However, we not only share in their suffering, we also share in the grace they merit for the Mystical Body, the Church. Thus, we need to open ourselves to God's gift of grace which is being poured out in exchange for the blood of all His holy martyrs. And when we do, despite the brokenness of the Christian family, Christians will begin to see themselves as one body, that is, one family belonging to Christ. And once Christians around the world unite, we will become the greatest power the world has ever known, for God will surely set us ablaze and use us to renew the face of the earth.
Separation of church and state
Realizing that the well-being of the Coptic community, maybe even its very survival, depends upon the separation of church and state, Deputy Patriarch Qulta also gave a passionate and reasoned appeal for Muslims to consider this form of governance.
He said, "The Church was liberated the day religion was separated from state. . . . It has been proven that a religious state is not compatible with human nature. The role of religion is to educate the human conscience. It shapes the conscience of humans, so that merchants have a conscience, engineers have a conscience, laborers have a conscience. Religion is not supposed to regulate traffic or taxes, or to determine whether one should wear the hijab or niqab. Religion is supposed to advise and guide, but to leave one with freedom of choice."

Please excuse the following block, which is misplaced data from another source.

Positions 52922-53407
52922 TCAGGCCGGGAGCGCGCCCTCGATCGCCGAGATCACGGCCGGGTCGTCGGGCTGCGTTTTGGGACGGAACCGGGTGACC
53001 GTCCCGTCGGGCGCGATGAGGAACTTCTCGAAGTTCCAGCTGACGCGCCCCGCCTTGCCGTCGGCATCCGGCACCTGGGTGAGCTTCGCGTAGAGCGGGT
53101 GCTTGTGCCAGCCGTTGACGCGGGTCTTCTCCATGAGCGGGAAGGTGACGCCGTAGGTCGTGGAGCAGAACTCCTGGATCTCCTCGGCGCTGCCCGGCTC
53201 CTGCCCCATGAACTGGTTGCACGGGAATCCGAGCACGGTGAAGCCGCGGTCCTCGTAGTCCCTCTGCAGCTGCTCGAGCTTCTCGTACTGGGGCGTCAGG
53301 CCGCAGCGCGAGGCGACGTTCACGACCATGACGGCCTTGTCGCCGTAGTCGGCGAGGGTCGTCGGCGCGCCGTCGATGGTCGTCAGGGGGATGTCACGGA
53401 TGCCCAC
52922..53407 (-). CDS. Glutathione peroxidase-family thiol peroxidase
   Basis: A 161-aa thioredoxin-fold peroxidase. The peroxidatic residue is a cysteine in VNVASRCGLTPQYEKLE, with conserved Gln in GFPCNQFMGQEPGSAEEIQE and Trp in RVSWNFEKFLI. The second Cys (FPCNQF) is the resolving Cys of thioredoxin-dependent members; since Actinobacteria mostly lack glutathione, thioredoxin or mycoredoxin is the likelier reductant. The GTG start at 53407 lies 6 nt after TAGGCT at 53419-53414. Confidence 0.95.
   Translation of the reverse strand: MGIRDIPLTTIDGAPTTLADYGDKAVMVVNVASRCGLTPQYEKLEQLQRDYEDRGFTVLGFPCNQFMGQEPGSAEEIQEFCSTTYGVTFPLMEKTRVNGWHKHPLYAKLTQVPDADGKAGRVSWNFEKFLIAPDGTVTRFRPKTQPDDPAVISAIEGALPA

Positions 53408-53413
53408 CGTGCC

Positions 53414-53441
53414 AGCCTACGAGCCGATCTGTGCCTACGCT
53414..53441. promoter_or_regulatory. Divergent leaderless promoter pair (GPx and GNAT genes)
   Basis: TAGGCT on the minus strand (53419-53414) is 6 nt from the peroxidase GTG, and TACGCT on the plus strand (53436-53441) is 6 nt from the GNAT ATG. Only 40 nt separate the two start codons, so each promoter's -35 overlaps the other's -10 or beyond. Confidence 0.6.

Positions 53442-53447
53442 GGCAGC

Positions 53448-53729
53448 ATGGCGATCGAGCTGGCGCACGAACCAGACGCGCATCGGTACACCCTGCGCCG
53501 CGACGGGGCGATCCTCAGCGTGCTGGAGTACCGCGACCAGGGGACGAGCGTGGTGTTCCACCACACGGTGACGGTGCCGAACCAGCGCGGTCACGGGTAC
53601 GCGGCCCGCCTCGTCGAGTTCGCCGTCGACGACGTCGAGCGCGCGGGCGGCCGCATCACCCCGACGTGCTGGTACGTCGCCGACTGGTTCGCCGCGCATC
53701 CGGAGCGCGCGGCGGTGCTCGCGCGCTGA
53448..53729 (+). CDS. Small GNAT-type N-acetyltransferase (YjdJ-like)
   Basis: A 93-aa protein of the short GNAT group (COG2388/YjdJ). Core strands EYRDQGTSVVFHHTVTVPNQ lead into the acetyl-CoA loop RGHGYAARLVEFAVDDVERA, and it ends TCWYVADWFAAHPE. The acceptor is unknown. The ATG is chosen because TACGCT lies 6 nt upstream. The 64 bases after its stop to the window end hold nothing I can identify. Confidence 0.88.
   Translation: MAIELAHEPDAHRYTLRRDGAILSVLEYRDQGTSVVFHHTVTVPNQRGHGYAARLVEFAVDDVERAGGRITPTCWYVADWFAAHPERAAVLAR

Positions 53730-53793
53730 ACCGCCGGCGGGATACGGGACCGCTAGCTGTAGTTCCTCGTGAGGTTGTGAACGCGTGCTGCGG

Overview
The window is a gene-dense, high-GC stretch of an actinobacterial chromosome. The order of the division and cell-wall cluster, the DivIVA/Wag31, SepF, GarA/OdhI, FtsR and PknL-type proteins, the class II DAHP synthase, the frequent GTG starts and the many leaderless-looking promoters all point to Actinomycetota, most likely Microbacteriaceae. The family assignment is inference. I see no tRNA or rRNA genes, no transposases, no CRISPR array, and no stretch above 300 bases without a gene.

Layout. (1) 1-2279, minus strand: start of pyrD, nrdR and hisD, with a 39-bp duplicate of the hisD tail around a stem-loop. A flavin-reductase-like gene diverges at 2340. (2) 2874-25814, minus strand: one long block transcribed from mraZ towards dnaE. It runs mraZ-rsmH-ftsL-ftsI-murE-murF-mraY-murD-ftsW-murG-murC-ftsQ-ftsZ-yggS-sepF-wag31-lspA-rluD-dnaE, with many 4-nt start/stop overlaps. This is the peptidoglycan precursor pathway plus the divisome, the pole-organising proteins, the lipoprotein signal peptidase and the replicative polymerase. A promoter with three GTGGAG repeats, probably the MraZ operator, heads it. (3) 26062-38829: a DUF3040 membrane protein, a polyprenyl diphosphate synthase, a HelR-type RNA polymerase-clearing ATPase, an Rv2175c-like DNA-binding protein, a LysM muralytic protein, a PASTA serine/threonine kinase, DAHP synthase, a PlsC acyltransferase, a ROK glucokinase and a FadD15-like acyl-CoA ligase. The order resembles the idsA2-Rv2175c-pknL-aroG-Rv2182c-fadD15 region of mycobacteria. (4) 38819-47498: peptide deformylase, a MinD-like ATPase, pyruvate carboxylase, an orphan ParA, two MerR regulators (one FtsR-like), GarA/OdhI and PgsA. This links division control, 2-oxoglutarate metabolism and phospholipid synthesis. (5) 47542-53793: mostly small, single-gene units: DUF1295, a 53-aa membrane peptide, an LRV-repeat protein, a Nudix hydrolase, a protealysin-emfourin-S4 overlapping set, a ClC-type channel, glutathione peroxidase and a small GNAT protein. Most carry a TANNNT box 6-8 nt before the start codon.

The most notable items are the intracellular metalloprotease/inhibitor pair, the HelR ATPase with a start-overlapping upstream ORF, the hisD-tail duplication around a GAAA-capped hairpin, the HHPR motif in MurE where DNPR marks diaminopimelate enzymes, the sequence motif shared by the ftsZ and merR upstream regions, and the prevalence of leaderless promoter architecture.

This is what we generally mean when we refer to Muslim society becoming secular. We are referring to a secular approach to governance and promoting a pluralistic society that allows for the coexistence of Muslims and non-Muslims, which is a meaningful example of tolerance. Viewed from this perspective, it is easy to see that a secular approach to governance serves to protect religion, not to reject it.
This is obviously not the same thing as modern Western secularism, which is not open to religion to educating the human conscience, or advising and guiding the people in social, economic and political matters. Rather, Western secularism is an ideology with its own unique claim to having a "morality". By definition it is supposed to be neutral toward religion, but in practice, it is aggressively ...
Rate This Article
Leave a Comment
More Middle East News
- You'll be surprised to see what Palestinians are smuggling into Gaza
- Use Twitter, go to HELL
- As death and destruction rain down in Syria, refugees flee with lives to Jordan
- Hezbollah can reach Israel with missiles, report says
- Did intervention in Iraq unjustly discriminate against the Christians there?
- With Hezbollah statement, Syrian conflict threatens to spread into multinational conflict
- Chemical weapons in Syria - Did they or didn't they?
- The Most Powerful Weapon for Peace in Syria, The Trappist Nuns of Allepo
- Butchered in Baniyas! Women, children slaughtered in Syria (GRAPHIC WARNING)
- Fr. Paul Schenck: Finding Living Faith on Catechetical Sunday
- The Movie Yellow: Incest as 'Normal' and Cassavates's Slides Into the World of Woes
- The Chicago School Teachers Strike Reveals the Need For School Choice
- The Sexual Barbarians and the Dissolution of Culture
- The Happy Priest Challenges Us to Ask: Who is Jesus to Me?
- Michael Coren on Canadian Public Schools: Teachers, leave those kids alone
- We Cannot Ignore Our Consciences: Cardinal Dolan On Religious Liberty
- In the Face of Danger, Successor of Peter Travels to Lebanon as a Messenger of Peace
- Reflections on the Dignity and Vocation of Women: Who or What?